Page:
Renal (kidney) artery stenosis

Abdomen | Nephrology | Renal (kidney) artery stenosis (Disease)


Renal artery stenosis (narrowing) is a decrease in the diameter of the renal arteries. The resulting restriction of blood flow to the kidneys may lead to impaired kidney function (renal failure) and high blood pressure(hypertension), referred to as renovascular hypertension, or RVHT (reno for kidney and vascular for blood vessel).

The kidneys play an important role in regulating blood pressure by secreting a hormone called renin. If the renal arteries are narrowed or blocked, the kidneys cannot work effectively to control blood pressure. Persistent or severe high blood pressure is a common symptom of renal artery stenosis.

Causes and Risk factors

Renovascular hypertension occurs when the artery to one of the kidneys is narrowed (unilateral, or one-sided, stenosis), while renal failure occurs when the arteries to both kidneys are narrowed (bilateral, or two-sided, stenosis). The decreased blood flow to both kidneys increasingly impairs renal function. Less common causes of renal artery stenosis are fibromuscular dysplasia of the vessels (narrowing of the vessel due to internal thickening of the blood vessel wall), arteritis (inflammation of the blood vessel), or dissection(tearing and division of the blood vessel wall).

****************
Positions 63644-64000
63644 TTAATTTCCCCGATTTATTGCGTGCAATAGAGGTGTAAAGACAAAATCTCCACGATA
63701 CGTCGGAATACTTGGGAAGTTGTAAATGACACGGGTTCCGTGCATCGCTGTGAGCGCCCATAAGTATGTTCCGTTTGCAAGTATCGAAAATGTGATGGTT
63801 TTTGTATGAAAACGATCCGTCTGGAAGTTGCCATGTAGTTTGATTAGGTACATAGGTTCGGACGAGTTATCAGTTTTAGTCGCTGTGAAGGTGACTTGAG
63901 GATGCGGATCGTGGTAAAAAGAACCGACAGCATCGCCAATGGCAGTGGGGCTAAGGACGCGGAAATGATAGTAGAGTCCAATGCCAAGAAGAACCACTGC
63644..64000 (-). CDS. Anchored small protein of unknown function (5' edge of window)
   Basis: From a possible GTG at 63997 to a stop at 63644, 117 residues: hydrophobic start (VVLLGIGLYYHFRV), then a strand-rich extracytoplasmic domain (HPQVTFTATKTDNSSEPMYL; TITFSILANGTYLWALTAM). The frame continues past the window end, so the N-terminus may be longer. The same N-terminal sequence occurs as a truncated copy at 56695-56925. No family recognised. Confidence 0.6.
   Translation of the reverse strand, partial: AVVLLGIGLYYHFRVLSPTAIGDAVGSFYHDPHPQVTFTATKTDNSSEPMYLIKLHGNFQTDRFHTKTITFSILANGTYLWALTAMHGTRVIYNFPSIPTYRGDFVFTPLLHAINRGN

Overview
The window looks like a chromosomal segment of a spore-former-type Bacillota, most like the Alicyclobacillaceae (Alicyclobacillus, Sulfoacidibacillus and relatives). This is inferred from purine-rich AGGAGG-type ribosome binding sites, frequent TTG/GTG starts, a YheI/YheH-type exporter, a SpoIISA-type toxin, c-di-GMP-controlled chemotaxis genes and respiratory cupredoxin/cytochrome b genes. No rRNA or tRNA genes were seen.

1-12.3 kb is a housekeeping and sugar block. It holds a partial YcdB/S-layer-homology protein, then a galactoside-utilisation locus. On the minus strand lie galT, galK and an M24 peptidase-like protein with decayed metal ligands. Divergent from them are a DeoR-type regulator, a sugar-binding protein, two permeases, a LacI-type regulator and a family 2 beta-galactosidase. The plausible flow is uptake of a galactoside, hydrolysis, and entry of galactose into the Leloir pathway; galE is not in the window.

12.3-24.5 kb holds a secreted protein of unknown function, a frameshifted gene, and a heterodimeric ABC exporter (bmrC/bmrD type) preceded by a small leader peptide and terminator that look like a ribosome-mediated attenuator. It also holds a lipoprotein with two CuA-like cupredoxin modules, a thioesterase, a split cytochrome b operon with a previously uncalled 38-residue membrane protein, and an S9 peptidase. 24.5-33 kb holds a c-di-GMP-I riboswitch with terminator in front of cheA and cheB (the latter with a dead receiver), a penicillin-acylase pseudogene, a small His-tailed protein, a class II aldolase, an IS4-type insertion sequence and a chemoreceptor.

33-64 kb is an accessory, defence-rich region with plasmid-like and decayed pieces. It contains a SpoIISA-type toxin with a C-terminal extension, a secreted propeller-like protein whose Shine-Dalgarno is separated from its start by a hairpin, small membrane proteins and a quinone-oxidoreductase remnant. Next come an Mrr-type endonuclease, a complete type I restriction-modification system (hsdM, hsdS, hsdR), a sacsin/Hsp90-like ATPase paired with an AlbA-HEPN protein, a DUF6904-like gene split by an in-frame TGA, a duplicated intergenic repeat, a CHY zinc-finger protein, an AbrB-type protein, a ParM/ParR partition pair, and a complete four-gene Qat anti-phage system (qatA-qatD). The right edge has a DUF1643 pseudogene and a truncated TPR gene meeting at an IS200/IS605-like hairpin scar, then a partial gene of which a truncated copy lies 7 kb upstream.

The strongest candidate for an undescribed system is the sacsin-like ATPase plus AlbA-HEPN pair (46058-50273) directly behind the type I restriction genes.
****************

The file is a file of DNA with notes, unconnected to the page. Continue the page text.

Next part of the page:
Diagnosis and Treatment

For some patients with significant narrowing of the renal arteries, particularly patients with narrowed areas in the renal arteries on both sides of the body, or those with severe symptoms, a procedure may be recommended to open up the blocked arteries to restore circulation. In some cases, opening the blocked arteries may improve kidney function and may improve control of high blood pressure. Not surprisingly, the techniques used to open blocked renal arteries are very similar to those used to treat blocked coronary arteries.